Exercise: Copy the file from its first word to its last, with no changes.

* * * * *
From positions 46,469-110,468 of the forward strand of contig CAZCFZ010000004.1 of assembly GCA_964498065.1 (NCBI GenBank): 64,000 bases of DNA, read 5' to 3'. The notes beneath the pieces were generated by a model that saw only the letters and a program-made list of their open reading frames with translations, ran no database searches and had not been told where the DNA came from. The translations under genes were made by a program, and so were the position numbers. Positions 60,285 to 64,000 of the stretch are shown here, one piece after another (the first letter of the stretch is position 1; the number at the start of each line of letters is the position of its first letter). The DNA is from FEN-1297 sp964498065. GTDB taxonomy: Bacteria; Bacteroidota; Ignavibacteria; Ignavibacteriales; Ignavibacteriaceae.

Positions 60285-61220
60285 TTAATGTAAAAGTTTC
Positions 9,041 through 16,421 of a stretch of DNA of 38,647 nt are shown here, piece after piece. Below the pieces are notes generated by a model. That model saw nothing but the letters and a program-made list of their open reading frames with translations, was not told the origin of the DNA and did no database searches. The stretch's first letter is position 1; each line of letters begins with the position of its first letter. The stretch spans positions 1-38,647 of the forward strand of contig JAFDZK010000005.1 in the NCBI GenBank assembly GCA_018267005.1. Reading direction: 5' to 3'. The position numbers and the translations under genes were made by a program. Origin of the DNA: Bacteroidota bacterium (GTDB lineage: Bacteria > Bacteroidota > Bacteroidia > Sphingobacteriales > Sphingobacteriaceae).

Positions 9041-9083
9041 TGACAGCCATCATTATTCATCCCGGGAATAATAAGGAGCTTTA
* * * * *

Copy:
From positions 46,469-110,468 of the forward strand of contig CAZCFZ010000004.1 of assembly GCA_964498065.1 (NCBI GenBank): 64,000 bases of DNA, read 5' to 3'. The notes beneath the pieces were generated by a model that saw only the letters and a program-made list of their open reading frames with translations, ran no database searches and had not been told where the DNA came from. The translations under genes were made by a program, and so were the position numbers. Positions 60,285 to 64,000 of the stretch are shown here, one piece after another (the first letter of the stretch is position 1; the number at the start of each line of letters is the position of its first letter). The DNA is from FEN-1297 sp964498065. GTDB taxonomy: Bacteria; Bacteroidota; Ignavibacteria; Ignavibacteriales; Ignavibacteriaceae.

Positions 60285-61220
60285 TTAATGTAAAAGTTTC
Positions 9,041 through 16,421 of a stretch of DNA of 38,647 nt are shown here, piece after piece. Below the pieces are notes generated by a model. That model saw nothing but the letters and a program-made list of their open reading frames with translations, was not told the origin of the DNA and did no database searches. The stretch's first letter is position 1; each line of letters begins with the position of its first letter. The stretch spans positions 1-38,647 of the forward strand of contig JAFDZK010000005.1 in the NCBI GenBank assembly GCA_018267005.1. Reading direction: 5' to 3'. The position numbers and the translations under genes were made by a program. Origin of the DNA: Bacteroidota bacterium (GTDB lineage: Bacteria > Bacteroidota > Bacteroidia > Sphingobacteriales > Sphingobacteriaceae).

Positions 9041-9083
9041 TGACAGCCATCATTATTCATCCCGGGAATAATAAGGAGCTTTA